Wednesday, February 07, 2007

Suisun City Budget Healthier Than Expected

Suisun City Budget Healthier Than Expected
By Ian Thompson

SUISUN CITY - A healthier than expected budget picture will allow Suisun City Councilmembers to consider improving city services and better compensating city employees.

The first step in considering these, along with other goals, will take place on Feb. 20 when the council sets its priorities for the coming fiscal year.

The council also voted to impose a diluted version of a false alarm ordinance that would fine residents and businesses for having police respond to two or more false alarms within a three-month period.

Councilmembers were pleased Tuesday night to hear that Suisun City is predicted to end its budget year with a surplus that could reach up to $600,000.

This is about double the surplus the city initially anticipated when it adopted the 2006-07 budget last summer.

Mayor Pete Sanchez stated this is "always good news" when it allows the council to consider using the money to improve city services, reexamining city projects that were shelved due to tight budgets and to make city employee pay more competitive with other cities.

Councilmember Sam Derting voiced concern about the city's growing reserve fund and asked that the council reassess its policies on how much money to put into reserves.

City coffers are collecting $1.2 million more in revenue than was expected six months ago, increasing reserves from $4.7 million to roughly $6 million, Assistant City Manager Ron Anderson told the council.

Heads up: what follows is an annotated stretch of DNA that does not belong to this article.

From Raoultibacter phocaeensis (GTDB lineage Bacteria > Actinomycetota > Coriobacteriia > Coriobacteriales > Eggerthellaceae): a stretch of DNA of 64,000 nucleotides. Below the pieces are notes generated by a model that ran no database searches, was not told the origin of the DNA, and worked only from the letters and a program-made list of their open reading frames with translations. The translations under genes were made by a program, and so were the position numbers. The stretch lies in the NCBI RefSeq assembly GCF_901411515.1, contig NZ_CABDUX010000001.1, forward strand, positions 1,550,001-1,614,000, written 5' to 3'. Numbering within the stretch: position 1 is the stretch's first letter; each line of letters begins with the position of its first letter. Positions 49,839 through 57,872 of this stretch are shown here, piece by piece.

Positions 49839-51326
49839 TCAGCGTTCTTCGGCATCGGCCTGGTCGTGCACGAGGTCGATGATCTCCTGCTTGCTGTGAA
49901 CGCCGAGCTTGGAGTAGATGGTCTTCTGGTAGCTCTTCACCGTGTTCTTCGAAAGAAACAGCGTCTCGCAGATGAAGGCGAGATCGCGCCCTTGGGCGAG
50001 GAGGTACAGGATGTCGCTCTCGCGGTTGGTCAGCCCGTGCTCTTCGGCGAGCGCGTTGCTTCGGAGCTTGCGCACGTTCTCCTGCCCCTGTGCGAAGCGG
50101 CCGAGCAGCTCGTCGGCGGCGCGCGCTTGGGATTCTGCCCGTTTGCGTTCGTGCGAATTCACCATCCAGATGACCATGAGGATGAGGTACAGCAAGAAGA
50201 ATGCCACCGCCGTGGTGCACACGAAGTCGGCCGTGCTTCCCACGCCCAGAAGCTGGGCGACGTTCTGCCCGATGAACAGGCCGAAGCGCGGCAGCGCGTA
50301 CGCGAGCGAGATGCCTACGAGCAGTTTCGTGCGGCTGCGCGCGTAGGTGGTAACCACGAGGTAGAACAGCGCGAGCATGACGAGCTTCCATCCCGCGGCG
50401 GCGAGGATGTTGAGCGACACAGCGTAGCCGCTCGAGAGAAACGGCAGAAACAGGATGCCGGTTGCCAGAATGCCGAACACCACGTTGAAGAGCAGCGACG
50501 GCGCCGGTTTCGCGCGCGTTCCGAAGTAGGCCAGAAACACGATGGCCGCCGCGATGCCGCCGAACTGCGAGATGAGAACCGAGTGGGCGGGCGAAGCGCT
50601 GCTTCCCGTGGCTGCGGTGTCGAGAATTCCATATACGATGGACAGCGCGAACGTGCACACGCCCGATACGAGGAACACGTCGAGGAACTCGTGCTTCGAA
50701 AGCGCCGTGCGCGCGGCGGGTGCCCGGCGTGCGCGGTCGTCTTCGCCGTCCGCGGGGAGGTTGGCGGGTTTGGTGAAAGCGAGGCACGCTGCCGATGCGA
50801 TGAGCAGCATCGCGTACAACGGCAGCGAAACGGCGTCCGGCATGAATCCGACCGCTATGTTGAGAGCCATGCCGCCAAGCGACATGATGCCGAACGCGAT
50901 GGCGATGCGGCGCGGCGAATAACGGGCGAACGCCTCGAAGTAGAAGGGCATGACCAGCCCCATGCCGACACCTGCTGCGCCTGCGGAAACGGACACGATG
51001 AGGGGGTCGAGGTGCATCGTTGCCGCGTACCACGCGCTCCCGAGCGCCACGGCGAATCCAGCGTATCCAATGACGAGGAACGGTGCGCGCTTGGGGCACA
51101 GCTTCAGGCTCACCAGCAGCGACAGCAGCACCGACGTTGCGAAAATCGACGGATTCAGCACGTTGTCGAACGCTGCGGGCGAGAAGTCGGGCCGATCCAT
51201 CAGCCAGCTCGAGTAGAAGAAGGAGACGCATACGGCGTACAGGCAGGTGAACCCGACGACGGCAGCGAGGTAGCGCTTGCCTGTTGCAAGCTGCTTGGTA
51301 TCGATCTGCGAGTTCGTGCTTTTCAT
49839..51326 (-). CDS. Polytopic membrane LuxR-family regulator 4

Several proposed business projects could further improve the city's fiscal health and help officials further revive the city's business climate.

These include the Suisun City Marketplace project at Highway 12 and Pennsylvania Avenue which could have 481,000 square feet of retail space and 232 single-family homes, the Wal-Mart Supercenter at Highway 12 and Walters Road, and the Waterfront Hotel next to One Harbor Center.

Together, these are expected to create almost 1,700 jobs, up to $2.45 million in sales taxes and $300,000 in transient occupancy taxes, if they all built.

In other business, the council retooled a proposed false alarm ordinance that originally required people pay $100 for a second false alarm and $250 for a third false alarm within a three-month period.

It had also proposed that alarm owners pay $30 to register their alarms with the police and then $15 a year afterwards.

The council, in a 3-2 vote, tossed out the annual registration fee and cut the fines to $50 for the second false alarm and $100 for the third one within a three-month period.

The police asked for the ordinance in an effort to prompt people to better maintain their alarms and cut down the growing number of false alarms the police have to respond to.

Reach Ian Thompson at 427-6976 or

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